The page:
Life Insurance

'It's Life, Jim, but Not as We Know It' (Part 3)

The article below has been according to a keynote presentation delivered at the Euro Events Life Insurance & Pensions Conference in Amsterdam on Nov. 16, 2019. This really is part 3. The previous parts can be found here and here.

Summary of Parts 1 and 2

In the previous parts, we discussed that customers do not buy insurance because they like it, but because they have to or there is no better alternative available. We started by asking the best way to turn a subject like insurance into something which customers actively engage in? Can, for instance, a pension become an urgent, relevant, integral a part of our everyday life? We discussed two options.

The first option is to provide a broader, more relevant solution with insurance as a component. The insurance product becomes part of a larger, more relevant value proposition. Examples include integrated solutions for risk management and safety, health, housing, mobility or personal financial planning.

The second approach to turn insurance into a product customers actually want to buy, is to reconnect together with your customers. There's still a large engagement gap between insurers and their customers. We touched upon numerous relevant concepts, including the Theory of Planned Behavior, the dynamics of inertia and financial anxiety.

In this third and final part, we bring the insights in the previous parts together and wrap things up.

The relationship between redefining and reconnecting

Now, we know that current relationships between insurers and their customers could be improved. We've covered two different approaches to make life and pensions more attractive. We started off by investigating how insurance solutions may become better connected to the everyday life of your customers. This is all about extending the value proposition with products and services. Logical themes are health, safety, housing, maintenance, mobility and personal financial planning. With these broader solutions in mind we then addressed the have to overcome inertia and financial anxiety to reconnect with our customers. This may give the impression that these approaches were distinct, separate activities. But they're in fact closely related. Consider this: if you successfully redefine your value proposition, you create new and meaningful customer touchpoints which help you finding better ways to reconnect together. And as the capability to understand your customers grows, you learn more about preferences which help you to definitely in turn to develop better value propositions.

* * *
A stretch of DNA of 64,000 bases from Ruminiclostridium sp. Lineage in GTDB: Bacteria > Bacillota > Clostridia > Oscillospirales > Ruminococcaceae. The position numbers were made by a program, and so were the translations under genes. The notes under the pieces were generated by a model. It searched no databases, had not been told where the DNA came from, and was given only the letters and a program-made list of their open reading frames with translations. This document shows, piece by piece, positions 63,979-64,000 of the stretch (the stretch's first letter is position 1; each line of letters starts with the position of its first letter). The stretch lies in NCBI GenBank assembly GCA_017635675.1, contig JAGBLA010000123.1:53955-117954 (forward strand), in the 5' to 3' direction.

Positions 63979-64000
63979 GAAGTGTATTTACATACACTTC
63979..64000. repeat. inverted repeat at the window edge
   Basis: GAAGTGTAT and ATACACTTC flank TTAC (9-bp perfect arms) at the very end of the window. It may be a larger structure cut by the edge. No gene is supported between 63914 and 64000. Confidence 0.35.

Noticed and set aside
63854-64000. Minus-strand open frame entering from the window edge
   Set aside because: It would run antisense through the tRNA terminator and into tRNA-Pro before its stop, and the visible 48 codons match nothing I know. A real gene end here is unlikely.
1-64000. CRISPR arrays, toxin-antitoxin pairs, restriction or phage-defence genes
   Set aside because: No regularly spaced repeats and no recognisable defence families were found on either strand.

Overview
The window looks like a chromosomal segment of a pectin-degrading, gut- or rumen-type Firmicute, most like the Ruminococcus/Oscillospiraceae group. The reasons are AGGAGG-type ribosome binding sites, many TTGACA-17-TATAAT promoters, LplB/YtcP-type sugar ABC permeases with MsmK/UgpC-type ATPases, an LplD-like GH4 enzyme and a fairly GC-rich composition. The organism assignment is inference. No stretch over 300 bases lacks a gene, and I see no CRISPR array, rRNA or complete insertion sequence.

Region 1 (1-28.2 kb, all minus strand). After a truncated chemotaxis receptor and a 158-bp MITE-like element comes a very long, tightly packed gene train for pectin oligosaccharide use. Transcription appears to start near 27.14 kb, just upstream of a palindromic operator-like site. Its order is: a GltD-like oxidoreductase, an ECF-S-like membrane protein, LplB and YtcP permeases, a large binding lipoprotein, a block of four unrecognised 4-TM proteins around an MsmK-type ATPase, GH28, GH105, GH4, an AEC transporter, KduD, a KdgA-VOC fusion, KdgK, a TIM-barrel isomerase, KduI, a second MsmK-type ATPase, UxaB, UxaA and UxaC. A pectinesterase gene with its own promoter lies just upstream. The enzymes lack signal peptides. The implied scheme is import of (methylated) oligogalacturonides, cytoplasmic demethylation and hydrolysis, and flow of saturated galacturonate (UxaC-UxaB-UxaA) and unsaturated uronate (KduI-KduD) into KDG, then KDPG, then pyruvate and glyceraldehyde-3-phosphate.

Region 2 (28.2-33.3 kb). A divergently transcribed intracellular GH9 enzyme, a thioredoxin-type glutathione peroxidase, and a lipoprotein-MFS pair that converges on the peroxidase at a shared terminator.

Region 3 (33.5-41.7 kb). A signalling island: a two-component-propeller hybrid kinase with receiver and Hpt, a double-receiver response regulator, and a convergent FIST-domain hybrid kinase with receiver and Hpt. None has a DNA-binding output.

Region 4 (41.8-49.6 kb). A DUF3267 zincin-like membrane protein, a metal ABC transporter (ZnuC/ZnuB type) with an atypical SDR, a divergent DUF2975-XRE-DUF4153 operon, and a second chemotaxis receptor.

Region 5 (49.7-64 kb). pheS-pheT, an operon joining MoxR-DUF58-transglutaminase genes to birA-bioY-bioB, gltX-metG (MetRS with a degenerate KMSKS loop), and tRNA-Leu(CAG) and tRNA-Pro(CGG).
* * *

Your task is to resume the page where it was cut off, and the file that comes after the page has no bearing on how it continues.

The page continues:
There is work to complete!

These considerations will undoubtedly trigger a great deal of questions among insurers. Are we going to be within the business of selling and administering policies or are we going to transform towards becoming a risk & income management expert? What's going to be our position within the value chain, what role are we going to play in this new extended eco-system? How can we develop these new concepts right into a viable business model? And what kind of capabilities do you have to thrive in this new world of continuous change? Some key capabilities from existing insurers, like the ability to design and manage complex policy products, may become less relevant in a world demanding attractive risk management solutions. Similarly, having a true customer focus embedded in your organisational DNA is going to bring you further than having only a regulatory imposed customer orientation.

Building these skills in an environment that is still dominated by different types of legacy isn't easy. This is one of the reasons we see a rise in partnerships between existing insurers and Insurtechs.

Organizing the transformation – the 7 habits of effective insurers

So let's assume that first thing tomorrow you plan to begin to rethink how to design and implement a wider service proposition around your insurance core. What exactly are some key principles to bear in mind when organizing the transformation? I am not going to test to summarize the numerous excellent books available regarding how to foster a culture that embraces organizational change and innovation. Let me just highlight a number of points from my very own experience:

  1. Be very aware of internal bottlenecks and when increasing agility. Organizations are likely to become more complex and bureaucratic – not fit for purpose in the digital world. This could mean that to move fast, you first have to shed some weight and find a solution for the closed books or other legacy infrastructures.